• Cadbury Limited and Mondelez  International– The global snacking business agreed to pay a $13 million penalty for FCPA violations occurring after Mondelez (then Kraft Foods Inc.) acquired Cadbury and its subsidiaries, including one in India that proceeded to make illicit payments to obtain government licenses and approvals for a chocolate factory in Baddi (1/6/17).

What This All Means for You

Reading about the wrongdoings of other companies may be of interest in a general sense, but not all FCP violations are intentional. Executives are not absolved of responsibility if, unbeknownst to them, someone within their organization at home or abroad is involved in a business acquisition or partnership in violation of the FCPA.

This means that protecting yourself and your company is of critical importance to safeguarding yourself and your business.

Cautionary Statistics

  • 80% M&A deals fail within 2 years
  • Average FCPA fines 2015: $88m
  • Global Supply Chains: (Bribes paid through 3rd Party intermediaries in 90% of FCPA cases)
  • 35% Global Supply Chains have bribery/corruption issues
  • 20% Executives have serious background issues
  • Reputational damage costs = $millions

Best Practices

Early on, companies should make plans to implement a strong compliance program, exercise regular executive and board due diligence, and perform company-wide due diligence prior to onboarding or promoting executives, onboarding 3rd party vendors, and during M&A transactions. The best practice is preventative care and ongoing transparency in addition to creating a built-in and on-going program FCPA program within their organization and an external partnership with a third party global security and risk management firm.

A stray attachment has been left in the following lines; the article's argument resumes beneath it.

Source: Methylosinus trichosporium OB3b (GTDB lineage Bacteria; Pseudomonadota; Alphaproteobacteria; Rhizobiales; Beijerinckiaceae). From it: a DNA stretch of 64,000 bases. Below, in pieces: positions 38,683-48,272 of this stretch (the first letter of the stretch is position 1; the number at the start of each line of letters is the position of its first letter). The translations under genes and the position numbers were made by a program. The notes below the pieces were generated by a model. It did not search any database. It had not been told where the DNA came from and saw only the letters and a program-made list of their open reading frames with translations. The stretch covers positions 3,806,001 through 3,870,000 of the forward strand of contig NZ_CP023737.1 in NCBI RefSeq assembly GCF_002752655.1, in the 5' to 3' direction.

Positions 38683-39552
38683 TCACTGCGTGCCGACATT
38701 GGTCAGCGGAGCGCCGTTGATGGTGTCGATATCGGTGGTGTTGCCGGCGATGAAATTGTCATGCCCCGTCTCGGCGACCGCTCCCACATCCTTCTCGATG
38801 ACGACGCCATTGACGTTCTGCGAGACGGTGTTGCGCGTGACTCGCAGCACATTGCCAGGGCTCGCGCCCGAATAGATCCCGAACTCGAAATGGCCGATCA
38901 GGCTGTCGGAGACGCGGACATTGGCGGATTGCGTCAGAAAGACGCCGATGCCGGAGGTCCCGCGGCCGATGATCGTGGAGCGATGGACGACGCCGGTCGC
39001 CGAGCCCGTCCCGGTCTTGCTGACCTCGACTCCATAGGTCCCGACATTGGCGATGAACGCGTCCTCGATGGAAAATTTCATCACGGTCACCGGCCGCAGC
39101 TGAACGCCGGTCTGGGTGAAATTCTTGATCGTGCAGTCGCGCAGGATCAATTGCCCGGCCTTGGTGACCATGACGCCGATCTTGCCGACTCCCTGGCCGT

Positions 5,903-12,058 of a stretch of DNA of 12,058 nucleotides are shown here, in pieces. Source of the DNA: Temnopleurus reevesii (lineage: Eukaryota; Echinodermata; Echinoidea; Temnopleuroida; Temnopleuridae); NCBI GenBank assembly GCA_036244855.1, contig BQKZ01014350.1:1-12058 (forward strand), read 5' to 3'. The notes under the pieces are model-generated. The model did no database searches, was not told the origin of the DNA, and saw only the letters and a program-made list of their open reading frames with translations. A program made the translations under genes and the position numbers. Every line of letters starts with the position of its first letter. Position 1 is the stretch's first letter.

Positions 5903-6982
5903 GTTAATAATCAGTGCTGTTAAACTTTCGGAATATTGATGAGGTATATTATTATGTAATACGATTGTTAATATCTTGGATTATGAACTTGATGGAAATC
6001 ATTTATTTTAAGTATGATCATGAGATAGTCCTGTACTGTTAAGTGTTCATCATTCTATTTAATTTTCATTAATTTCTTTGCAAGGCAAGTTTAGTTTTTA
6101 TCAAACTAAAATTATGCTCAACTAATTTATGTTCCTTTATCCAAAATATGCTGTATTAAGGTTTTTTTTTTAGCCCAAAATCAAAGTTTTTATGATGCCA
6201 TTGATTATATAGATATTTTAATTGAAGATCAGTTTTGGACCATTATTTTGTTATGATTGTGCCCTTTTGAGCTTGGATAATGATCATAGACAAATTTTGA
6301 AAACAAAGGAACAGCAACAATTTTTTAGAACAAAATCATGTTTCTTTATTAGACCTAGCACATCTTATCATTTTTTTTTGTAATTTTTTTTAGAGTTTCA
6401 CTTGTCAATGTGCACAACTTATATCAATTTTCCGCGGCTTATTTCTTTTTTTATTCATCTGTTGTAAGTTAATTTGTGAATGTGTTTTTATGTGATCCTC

Companies need to focus on their core business; therefore it is important to enlist the expertise of an external and unbiased company whose business focus is to perform deep level due diligence investigations at both the individual and company level with global-spanning resources.

The following investigative practices should be adopted company-wide in all countries of operation:

  • Know the types of risks likely in your industry
  • Rank risks according to your business
  • Identify transaction risks for your company & industry
  • Understand the type of risks prevalent in the target high risk market
  • Have a strategy to recognize and prevent likely issues
  • Communicate this to your domestic & in-country teams
  • Require routine financial audits
  • Conduct effective due diligence
  • Reassess annually & monitor for continuous changes

Performing preliminary due diligence through assessing basic financial data and monitoring AML/KYC global watchlists represents only the first step in a due diligence program.  Financial assessments typically yield less than 1% of the issues that are needed to inform an effective compliance program.  For example financial assessments typically reveal little information about privately held companies globally, leaving large data gaps.  Next, global watchlists mostly reveal information relevant to anti-moneylaundering, anti-terrorist funding and people or businesses that are already on radar for related issues.  However, this does not address developing issues or those that may be hidden or not yet detected and yield less than 5% of the issues of concern related to bribery and corruption.

Deep media searches and deep internet investigations will reveal 30% more bribery and corruption-related issues than financial and watchlists combined.  The resulting data will enable improved strategic assessment to reduce risk exposures and mitigate identified concerns.

You can only mitigate risks that are identified.

Know your Customers. Know your Business Partners. Know your Employees.

                                                Protect your Company.